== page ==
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On this page, you will find family in home behavior support ideas.
Special thanks to BeSt Program @ navos  - for their involvement and support.



Tools and suggested activities that you and your family can try.  All ideas represent input from various sources, including other caregivers just like us.   All ideas are only ideas, please be creative and make them your own.  If you want to brainstorm with another parent about anything you see here or if you have your own special routines, family hacks, or coping strategies and you would like to share please feel free to contact:

Rachel Nemhauser -

TIP #1 - Keep a ready list of calming activities close at hand.  These can be displayed in a calm down choice chart and practiced (even as play) when things are quiet, so activities are familiar when things amp up.

TIP #2 – Find fun ways to practice expressing recognition and gratitude between all family members.  Here is one approach:

TIP #3 – Explore simple short activities that promote sharing of present moment experiences – just being together here and now.  Here is a list of suggestions that can be plugged into your days.

TIP # 4 – Try visual scheduling and transition planning to ease family stress when moving from one task to another.  Visual schedules can cover: an entire day, one part of a day (morning, mid- day, evening), or a single task.  Visual cues can be Objects or Pictures (e.g. cartoon drawings, real photos of your kid(s), or images cut from a magazine…). Some kids are ready and willing to be involved in creating and keeping a written or hand drawn list. Here are some samples and various formats.  Try including your child in schedule design.  Keep it flexible, revisit what is and is not working, make adjustments, and use what works for your family.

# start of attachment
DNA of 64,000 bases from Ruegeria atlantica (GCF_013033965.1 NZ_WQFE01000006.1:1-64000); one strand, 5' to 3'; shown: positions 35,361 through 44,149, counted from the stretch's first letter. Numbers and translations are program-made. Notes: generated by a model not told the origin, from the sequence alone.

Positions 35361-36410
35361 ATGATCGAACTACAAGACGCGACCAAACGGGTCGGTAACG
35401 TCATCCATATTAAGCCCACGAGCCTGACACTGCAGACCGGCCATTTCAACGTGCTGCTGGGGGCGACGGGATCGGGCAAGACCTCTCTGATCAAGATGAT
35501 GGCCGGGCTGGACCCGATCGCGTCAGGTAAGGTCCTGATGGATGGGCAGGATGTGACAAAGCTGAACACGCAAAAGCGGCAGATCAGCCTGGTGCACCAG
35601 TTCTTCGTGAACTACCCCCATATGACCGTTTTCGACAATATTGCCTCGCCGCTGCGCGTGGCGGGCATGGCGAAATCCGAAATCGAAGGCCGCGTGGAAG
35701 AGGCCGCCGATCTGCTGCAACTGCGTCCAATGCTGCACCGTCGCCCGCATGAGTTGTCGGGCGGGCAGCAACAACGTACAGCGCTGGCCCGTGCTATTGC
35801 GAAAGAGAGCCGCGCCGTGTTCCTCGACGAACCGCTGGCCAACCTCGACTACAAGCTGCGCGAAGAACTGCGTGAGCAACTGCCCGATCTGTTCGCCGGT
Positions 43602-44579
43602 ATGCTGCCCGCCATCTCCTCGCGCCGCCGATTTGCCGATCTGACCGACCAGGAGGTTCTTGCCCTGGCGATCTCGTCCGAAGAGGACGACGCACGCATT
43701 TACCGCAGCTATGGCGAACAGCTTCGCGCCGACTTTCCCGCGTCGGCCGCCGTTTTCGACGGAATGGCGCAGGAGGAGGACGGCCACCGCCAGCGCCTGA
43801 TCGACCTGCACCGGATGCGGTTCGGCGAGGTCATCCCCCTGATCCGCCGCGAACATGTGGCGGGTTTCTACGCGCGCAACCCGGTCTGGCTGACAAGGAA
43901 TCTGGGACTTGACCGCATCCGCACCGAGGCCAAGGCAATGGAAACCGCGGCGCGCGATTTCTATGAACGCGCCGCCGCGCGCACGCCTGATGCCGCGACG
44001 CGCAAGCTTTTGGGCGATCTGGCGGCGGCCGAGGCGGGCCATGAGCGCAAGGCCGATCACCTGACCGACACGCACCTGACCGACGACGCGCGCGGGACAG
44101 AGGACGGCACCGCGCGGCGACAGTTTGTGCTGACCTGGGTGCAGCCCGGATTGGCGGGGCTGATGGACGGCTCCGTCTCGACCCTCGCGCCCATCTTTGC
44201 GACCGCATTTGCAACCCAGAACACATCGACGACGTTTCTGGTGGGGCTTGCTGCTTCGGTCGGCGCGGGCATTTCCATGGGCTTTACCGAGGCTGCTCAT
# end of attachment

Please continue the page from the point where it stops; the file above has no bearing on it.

Here are some examples and information:

TIP #5 – Try keeping lists of different types of activities.  Sometimes repetition is king and sometimes variety spices things up. 

Here are two sample lists. Try some “Heavy Work” to help our bodies help us self-regulate.  AND Don’t forget to keep some simple ideas for family fun handy. Fun time is a chance to invest in the family bonds that help us through the tough spots.

TIP #6   Find ways, that work for us as caregivers in challenging times, to increase our tolerance for distress (our own and our kids'). Experiment with things that can help us move through and release our own toughest experiences.  Here are some tips to help our own bodies help us calm down.

TIP #7   There is a big world of emotions beyond GLAD, SAD, and MAD. Try exploring your feelings and increasing your "emotional literacy" while helping your kiddos to do the same. Increased emotional literacy can help us move through tough experiences with increased confidence and know better how to ask for help when we need it.  

Tip #8 - Experiment with encouraging and modeling a growth mindset.  Try early recognition.  Engage in and support progress (your own and your kiddos').  Don’t wait for perfection.  Name and celebrate efforts and skill development over personal gifts and traits.  Tune into and support efforts to show up for something hard, face uncertainty, try something new, regardless of the outcome.   


Thoughts about managing in home behavior (both our kiddos’ and our own). We recognize that behavior management during quarantine also presents a larger challenge for many of us.  Keeping our people safe and ourselves sane is as daunting some days as it is rewarding others.  We are compiling some thoughts and ideas on behavior and behavior management to help us all remember that behavior is communication even at its most challenging. We are developing and will provide a framework and illustrations responding to various behaviors many of us find challenging as parents.